Blends beckon

30 August, 2016

Bodegas Fabre owner and wine-maker Hervé Joyeux Fabre says: “I believe that, internationally, Argentina has managed to position itself very well as consumers perceive our wines as being reasonably premium while providing outstanding value for money. In addition, our finest wines are gaining market share year on year.

“For producers, the main challenge is being able to maintain a high standard of quality while breaking even financially – given that we have a 30% inflation rate in Argentina and we are competing with other countries with a more favourable exchange rate.

“But we have the opportunity to position our ‘national grape variety’ as a ‘classic’ by looking at examples from France or other countries, rather than just producing Malbec because it is trendy.

The only way we will be able to make Malbec a truly international grape variety is by looking at what other countries are doing and by offering several alternative styles,” says Fabre.

Catena says: “To me, there are many similarities between the different styles of Pinot Noir in Burgundy and the styles of Malbec in Argentina. Like Pinot Noir, Malbec has delicate fruit aromas and varies depending on the soils where it is grown. Malbec likes a climate which is not too hot and that is why we grow our best Malbec at high altitude, above 1,000ft elevation. Also, we have extraordinarily diverse populations of Malbec – pre-phylloxeric – in Argentina, and similar to the Pinot Noir populations in Burgundy, we think this diversity makes wines that are more elegant and expressive.”

Finca Flichman chief winemaker German Berra sounds a note of warning. “Climate change is a big concern for farmers. Our vine growing regions are typically dry and we are experiencing an increase in rainfall that could affect yields and quality if we don’t research how to manage the vineyards properly under new conditions. “


Doña Paula winemaker Marcos Fernandez says: “Cabernet Franc is showing great potential in terms of quality concentration and potential of ageing. But we have to increase the planted hectares to reflect more opportunities of growing.

“Cabernet Sauvignon is the biggest growing in terms of sales, also Bordeaux blends based on Malbec reflect this. I think Malbec had opened the door and now consumers feel confident to taste other things from Argentina.”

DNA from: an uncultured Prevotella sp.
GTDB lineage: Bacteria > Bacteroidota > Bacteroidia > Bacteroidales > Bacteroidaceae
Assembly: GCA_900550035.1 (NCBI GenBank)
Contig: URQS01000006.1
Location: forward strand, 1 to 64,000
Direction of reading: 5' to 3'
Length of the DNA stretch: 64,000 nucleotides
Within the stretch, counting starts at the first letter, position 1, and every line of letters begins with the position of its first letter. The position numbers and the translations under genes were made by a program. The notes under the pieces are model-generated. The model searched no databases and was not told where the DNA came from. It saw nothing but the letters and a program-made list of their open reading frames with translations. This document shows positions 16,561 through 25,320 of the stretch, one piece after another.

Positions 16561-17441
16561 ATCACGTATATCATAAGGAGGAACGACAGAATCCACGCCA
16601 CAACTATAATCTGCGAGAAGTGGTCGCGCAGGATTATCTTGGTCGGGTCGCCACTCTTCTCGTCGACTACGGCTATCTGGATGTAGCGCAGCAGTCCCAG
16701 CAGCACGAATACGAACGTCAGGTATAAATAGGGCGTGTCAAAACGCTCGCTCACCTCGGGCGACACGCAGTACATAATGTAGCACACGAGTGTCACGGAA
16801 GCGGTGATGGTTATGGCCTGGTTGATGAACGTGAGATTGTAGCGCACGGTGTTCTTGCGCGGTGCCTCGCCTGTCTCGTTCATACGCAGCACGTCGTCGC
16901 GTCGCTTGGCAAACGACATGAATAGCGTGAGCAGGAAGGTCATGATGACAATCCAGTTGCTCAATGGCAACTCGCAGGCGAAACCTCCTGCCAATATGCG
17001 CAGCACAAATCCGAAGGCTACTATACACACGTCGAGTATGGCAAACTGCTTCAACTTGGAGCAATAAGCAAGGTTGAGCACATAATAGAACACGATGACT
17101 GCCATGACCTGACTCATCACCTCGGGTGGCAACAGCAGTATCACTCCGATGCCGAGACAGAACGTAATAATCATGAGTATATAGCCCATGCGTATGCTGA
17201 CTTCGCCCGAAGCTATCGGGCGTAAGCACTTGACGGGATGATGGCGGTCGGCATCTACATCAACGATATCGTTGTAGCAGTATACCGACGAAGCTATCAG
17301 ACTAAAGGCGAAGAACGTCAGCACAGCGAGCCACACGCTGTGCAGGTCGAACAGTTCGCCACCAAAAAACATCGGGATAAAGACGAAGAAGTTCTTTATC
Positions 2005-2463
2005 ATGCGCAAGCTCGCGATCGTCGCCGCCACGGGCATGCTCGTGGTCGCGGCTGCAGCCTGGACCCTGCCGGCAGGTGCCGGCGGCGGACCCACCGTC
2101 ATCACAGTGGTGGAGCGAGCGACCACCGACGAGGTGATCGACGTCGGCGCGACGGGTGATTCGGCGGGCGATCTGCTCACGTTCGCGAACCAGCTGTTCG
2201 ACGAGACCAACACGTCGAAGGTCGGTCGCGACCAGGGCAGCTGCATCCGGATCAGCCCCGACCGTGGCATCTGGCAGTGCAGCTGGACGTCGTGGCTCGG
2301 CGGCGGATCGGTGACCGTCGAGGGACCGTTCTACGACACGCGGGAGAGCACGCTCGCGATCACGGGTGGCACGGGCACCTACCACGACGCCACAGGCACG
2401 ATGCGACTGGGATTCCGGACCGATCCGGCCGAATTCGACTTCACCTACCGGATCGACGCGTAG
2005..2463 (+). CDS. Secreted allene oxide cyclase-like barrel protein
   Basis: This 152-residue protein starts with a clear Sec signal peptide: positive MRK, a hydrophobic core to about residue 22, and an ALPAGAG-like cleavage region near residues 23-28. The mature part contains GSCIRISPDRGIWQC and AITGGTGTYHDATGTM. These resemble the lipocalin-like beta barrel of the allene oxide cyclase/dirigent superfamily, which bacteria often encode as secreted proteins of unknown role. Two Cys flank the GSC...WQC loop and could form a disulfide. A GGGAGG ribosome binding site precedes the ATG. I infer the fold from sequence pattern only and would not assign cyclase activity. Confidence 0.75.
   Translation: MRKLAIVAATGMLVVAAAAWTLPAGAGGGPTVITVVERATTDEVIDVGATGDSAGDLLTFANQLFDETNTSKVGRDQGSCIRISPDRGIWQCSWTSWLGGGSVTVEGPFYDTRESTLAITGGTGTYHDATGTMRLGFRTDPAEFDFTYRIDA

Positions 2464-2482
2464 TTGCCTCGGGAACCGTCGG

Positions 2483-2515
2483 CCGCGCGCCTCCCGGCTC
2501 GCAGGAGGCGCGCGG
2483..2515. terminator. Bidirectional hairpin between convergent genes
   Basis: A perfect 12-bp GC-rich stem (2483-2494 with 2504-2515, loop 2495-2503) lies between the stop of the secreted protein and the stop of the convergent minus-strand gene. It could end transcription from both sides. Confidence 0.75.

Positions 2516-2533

Sebastian Zuccardi says another of Argentina’s strengths is its diversity. “We are not only Malbec, we have other unique strains, such as Bonarda and Torrontés. Bonarda has great adaptability, is a very juicy grape to make wines with less tannin structure and it works very well.”

Fabre says: “We all agree that Argentina can produce some outstanding wines from other varieties than Malbec. It is still relatively difficult for Argentinian Cabernet Sauvignon or Chardonnay to compete with similar wines from other countries which have a longer history of production. For varieties such as Cabernet Franc and Sauvignon Blanc, it can be difficult for Argentina to provide a credible offer given the very small vineyard area dedicated to those varieties.

“With Viñalba, Bodegas Fabre chose to offer alternatives with Malbec based on dual varietal wines such as Malbec/ Cabernet Sauvignon, Malbec/Cabernet Franc, Malbec/Syrah, Malbec/Petit Verdot, Malbec/Touriga Nacional.

“We believe it is the best way to encourage consumers to try the other varieties which Argentina can offer,” says Fabre.

Enotria & Coe’s Vianna says: “The greatest challenge (for Argentina) is to get consumers to appreciate Torrontes, among other grape varieties, and not to be perceived as a country that only produces Malbec.

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